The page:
More words of advice:
1. The Oakland Coliseum can get awfully hot and there usually isn’t a breeze when you need one, so buy tickets in the shade or for games at the ends of the season (to take advantage of the cool weather).
2. San Jose Municipal field can get chilly at night, so be prepared. Follow the white footsteps to left field and you’ll find the best food in the park.

—Colin C.

Take me out to the ball game

Ahh, baseball season.

Little a, little a, and little t park is one amazing ballpark. Previously known as PacBell Park then SBC Park, AT&T Park is nestled in the Mission Bay area and offers an exciting and cozy atmosphere with great food and wonderful views of the bay.

My transportation method of choice is the ferry. There’s a direct ballpark ferry that runs from Oakland and Alameda (as well as one from Sausalito and another from Vallejo). You can also take the regular Oakland-Alameda ferry that runs to the Ferry Building in San Francisco. The return trip departs a good 20 or so minutes after the last inning, giving you plenty of time to bid adieu to friends and saunter on down to the ferry dock.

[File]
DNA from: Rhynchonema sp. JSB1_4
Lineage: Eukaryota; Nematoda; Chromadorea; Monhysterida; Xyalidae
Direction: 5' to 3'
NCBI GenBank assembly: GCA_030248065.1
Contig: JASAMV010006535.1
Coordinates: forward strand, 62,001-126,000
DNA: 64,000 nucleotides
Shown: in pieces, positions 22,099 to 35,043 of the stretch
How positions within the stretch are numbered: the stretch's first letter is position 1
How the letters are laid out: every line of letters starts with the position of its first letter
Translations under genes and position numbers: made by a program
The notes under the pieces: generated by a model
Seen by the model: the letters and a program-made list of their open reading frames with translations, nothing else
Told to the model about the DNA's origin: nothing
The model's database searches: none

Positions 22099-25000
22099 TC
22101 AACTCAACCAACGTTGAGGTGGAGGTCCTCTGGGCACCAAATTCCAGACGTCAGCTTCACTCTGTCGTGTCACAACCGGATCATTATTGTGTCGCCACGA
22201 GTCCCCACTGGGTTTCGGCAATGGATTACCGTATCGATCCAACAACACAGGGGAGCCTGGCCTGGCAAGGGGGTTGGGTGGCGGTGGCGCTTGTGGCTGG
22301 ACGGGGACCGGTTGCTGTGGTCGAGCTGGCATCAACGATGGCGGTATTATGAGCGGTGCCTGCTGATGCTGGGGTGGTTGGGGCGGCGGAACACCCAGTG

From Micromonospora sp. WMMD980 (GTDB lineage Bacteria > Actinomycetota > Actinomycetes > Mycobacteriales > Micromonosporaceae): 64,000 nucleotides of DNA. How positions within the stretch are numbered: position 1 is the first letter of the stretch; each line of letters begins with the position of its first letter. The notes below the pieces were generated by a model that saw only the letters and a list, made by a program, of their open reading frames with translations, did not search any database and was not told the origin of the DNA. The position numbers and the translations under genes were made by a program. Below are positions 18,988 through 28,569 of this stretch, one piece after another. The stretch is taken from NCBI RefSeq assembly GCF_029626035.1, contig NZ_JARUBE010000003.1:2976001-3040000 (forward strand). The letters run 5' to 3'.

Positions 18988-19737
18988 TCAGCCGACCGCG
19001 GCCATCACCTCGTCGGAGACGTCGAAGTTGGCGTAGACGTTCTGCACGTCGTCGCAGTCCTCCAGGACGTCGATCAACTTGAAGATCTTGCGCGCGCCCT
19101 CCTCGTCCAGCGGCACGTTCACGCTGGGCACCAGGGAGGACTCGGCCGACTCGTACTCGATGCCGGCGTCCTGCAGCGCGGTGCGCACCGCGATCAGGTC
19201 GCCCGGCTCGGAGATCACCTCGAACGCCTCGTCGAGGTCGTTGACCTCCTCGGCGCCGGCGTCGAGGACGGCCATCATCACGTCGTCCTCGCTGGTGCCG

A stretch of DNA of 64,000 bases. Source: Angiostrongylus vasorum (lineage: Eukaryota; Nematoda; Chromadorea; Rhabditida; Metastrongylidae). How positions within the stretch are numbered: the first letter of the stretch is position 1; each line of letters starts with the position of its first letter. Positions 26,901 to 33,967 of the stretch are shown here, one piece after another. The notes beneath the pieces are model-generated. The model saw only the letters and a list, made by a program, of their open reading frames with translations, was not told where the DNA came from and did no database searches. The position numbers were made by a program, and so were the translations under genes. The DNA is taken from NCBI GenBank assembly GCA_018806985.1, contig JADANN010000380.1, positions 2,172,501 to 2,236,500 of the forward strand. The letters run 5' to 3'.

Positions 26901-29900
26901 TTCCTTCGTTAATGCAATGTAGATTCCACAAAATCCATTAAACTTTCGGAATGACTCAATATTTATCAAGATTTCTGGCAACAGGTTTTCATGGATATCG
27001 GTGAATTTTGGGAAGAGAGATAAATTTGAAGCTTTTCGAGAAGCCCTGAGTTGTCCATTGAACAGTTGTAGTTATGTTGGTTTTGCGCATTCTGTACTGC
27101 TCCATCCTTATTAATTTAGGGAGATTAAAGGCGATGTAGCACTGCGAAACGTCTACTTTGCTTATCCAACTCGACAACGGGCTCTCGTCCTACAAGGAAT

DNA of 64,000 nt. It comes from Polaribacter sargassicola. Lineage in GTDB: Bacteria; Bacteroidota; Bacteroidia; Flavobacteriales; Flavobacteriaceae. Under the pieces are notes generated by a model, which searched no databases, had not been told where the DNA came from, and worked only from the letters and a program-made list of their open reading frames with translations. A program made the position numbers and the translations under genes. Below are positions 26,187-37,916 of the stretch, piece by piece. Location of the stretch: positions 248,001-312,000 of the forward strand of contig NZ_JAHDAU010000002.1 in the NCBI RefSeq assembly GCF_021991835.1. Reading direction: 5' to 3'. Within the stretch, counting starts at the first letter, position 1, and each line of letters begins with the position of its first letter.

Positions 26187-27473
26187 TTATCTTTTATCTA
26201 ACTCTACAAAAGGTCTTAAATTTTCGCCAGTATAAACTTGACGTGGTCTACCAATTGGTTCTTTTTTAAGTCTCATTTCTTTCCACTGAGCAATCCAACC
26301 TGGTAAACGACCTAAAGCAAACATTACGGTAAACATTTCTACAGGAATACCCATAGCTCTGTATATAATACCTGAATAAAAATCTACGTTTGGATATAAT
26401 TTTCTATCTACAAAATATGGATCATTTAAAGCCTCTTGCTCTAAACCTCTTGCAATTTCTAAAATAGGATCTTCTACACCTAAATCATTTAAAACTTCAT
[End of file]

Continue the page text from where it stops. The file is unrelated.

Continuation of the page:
The ferry offers a relaxing way to cross the bay and enjoy a different side of life. Whether getting a seal’s-eye view of how our goods get to and from Asia or checking out the sights like Yerba Buena Island and the Bay Bridge (a.k.a. the Oakland Bay Bridge and officially the James “Sunny Jim” Rolph Bridge, but not the Emperor Norton Bridge as many hoped).

As an aside, the Emperor Norton story is a quirky footnote in Bay area history, but well worth the attention.

This past Thursday, it was another great day in the Bay area, so Simona and I took the ferry to the Ferry building and took the 20 minute stroll along the Embarcadero to the ballpark.

We collected our tickets and two classmates, then headed to our seats.

I should note that, as a lifelong Padres fan, I was super excited when the Padres CEO Sandy Alderson came to speak at the Careers in Sports class last Tuesday. So I snuck in to attend. OK… Simona is the co-coordinator in this student-run class and I didn’t sneak in, but I made it never the less and even had a chance to chat with Sandy along with his wife and father before and after the session.

The session was enthralling, with Sandy covering his career in baseball and exploring some interesting insights into sports as a business and the current state of affairs in the baseball world.